Plant roots can uptake only very small amounts of Pb (12). It has been described that Pb cannot be absorbed from the soil by the leaves of the tree since Pb is a HM with little plant motion (38). It can be concluded that measured Pb in the leaf of the trees is mainly airborne Pb. The toxic range of Pb is different in various literature reports. For example, according to Kabata-Pendias (2010), this range is 30 to 300 mg/kg (37), while Markert (1994) considered 3 to 20 mg/kg as a toxic range (39). The normal range of Pb is 5 to 10 mg/kg (37). The concentration of Pb in the study area was higher than the normal range. The most likely causes of high Pb concentrations in the study area are old automobiles driven with leaded petrol, the combustion of the diesel oil, and the manufacturing and metallurgical processes.


Ferrous-steel industry is the major source of environmental Cd contamination. Furthermore, mineral oils, vehicle wheels and waste sludge usage may emit Cd into the air and soil, which can increase the level of Cd in trees (40). A small amount of Cd also originates from synthetic fertilizers. The results of the present study showed high Cd concentrations in industrial areas. These results further support this idea.


Table 4 shows the HMs concentration obtained in this study and other studies in which leafy trees have been used as bio-indicators for investigation of HMs pollution in urban areas. The concentrations obtained in this study are inconsistent with data obtained in previous studies. A possible explanation for this may be the difference in studied areas standpoint of meteorological conditions, traffic status, industrial activity and consumed fuel.


Table 4.
Concentration of Heavy Metals in Leaves of Different Species From Different Studies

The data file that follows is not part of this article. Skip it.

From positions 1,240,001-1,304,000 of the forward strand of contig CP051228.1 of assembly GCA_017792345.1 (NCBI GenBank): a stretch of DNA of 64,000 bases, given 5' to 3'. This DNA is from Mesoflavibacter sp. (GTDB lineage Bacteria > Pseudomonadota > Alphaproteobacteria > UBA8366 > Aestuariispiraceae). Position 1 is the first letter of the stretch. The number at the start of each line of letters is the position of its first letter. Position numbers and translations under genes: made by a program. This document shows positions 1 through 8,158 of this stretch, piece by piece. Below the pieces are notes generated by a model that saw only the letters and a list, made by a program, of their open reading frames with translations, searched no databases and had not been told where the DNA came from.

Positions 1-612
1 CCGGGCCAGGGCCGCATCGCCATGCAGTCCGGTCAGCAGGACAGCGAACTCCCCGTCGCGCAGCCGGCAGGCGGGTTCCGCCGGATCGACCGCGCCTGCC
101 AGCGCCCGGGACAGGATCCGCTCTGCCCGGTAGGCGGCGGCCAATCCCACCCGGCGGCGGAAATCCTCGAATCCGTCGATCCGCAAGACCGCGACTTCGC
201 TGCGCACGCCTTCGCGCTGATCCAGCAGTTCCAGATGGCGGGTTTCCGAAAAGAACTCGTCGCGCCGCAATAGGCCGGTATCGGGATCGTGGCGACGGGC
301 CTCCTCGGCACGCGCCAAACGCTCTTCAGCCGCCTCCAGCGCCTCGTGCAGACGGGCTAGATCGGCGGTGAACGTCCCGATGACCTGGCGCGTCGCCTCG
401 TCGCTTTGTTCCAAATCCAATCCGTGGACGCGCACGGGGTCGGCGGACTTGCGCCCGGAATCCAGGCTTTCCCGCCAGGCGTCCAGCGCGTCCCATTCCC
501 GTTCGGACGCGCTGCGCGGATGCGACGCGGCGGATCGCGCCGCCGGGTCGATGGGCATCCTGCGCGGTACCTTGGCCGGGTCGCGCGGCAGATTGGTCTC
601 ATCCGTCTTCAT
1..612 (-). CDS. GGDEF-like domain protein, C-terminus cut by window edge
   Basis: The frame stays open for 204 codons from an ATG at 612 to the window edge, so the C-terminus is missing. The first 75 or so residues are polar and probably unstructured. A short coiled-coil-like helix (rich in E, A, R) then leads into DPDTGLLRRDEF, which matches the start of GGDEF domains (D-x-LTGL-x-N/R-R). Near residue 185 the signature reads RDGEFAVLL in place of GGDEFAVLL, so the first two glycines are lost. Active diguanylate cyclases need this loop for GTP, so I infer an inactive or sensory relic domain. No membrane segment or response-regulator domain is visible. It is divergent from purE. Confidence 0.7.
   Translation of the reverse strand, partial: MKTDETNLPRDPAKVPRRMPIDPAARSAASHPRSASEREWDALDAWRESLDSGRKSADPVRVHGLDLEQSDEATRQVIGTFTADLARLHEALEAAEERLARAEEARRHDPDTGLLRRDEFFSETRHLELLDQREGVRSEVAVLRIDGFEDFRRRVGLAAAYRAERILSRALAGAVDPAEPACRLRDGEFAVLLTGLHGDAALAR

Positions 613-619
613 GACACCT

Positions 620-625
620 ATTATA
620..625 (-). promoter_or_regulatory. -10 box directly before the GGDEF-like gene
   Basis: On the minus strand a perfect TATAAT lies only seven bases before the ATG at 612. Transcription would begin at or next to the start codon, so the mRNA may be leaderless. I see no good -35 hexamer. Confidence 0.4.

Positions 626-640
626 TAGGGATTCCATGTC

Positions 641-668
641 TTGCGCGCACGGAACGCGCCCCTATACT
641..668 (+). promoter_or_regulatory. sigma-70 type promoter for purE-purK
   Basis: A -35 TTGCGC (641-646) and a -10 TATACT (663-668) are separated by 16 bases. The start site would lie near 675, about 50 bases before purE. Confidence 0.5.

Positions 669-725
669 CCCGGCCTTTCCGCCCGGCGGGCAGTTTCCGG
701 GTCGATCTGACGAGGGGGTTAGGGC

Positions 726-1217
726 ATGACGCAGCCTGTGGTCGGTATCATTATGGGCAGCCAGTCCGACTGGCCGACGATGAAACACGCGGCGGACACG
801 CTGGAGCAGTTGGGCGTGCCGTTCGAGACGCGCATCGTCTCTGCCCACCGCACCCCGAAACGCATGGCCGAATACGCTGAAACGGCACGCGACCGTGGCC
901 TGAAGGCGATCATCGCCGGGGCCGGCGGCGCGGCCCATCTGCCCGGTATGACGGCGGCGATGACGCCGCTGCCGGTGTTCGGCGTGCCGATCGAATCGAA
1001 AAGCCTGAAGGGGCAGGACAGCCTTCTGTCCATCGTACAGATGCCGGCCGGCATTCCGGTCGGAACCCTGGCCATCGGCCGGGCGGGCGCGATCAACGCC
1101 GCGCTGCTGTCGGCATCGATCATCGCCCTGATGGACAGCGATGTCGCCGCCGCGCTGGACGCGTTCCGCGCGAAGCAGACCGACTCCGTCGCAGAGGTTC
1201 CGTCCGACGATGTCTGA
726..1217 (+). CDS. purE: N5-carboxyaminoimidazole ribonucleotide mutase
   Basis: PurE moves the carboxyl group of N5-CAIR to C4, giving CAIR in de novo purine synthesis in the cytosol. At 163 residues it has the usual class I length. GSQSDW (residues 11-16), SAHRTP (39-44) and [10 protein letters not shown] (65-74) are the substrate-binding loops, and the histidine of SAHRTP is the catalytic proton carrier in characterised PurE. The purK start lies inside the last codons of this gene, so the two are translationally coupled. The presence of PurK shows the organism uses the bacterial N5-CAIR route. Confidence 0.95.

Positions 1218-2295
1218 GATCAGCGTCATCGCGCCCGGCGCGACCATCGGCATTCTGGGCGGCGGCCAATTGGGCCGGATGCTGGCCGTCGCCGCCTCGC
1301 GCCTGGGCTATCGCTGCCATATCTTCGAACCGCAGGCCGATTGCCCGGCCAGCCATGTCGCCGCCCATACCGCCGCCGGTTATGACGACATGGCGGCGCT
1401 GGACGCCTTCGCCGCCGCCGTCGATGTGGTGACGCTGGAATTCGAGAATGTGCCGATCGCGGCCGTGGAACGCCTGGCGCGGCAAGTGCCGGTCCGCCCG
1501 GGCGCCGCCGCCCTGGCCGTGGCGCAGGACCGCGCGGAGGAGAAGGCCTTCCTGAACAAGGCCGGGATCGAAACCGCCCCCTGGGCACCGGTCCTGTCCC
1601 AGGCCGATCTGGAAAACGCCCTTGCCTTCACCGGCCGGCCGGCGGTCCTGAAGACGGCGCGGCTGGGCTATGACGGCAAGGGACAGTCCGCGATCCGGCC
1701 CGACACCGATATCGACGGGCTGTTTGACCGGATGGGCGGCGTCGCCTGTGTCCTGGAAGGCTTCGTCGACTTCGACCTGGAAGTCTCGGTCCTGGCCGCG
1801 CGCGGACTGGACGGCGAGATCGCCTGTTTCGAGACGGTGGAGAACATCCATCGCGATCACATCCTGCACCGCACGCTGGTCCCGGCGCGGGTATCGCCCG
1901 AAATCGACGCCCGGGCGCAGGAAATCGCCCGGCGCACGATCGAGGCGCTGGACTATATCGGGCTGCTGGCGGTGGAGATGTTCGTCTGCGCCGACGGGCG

In order to identify the probable source of HMs, Spearman rank correlation coefficient and PCA were employed (Tables 2 and 3). The results of these analyses showed that there were no strong correlations between HMs. The observed correlations are due to the difference between emission sources of HMs. In PCA, factor 1 was dominated by Pb, accounting for 25.67% of the total variance. As generally identified, the main release source of Pb is the leaded fuel incineration (44). Therefore, this factor emphasizes on anthropogenic activities such as industrial process and transportation as a probable emission source and is the same as the results reported in previous researches (45, 46).


The second factor contributes to 24.437% of the total variance and has high loadings for Cu and Zn. Zinc may be produced by mechanical abrasion of automobile (47), the motor vehicle tires, and lubricating oils (48). Brake dust is previously known as an important carrier for Cu in PM composition (49, 50). Copper is commonly used in brakes to control heat transfer (51). Therefore, based on factor 2, the atmospheric concentrations of HMs are also from road traffic (50, 52).


In factor 3, Cd had a high loading of 0.925 and 21.174% of the total variance in contrast to other HMs. The concentration of Cd may potentially be related to coal combustion and traffic sources in the urban atmosphere (53). Therefore, the results of factor 3 show that in addition to transportation, industrial activity can be a probable source of HMs.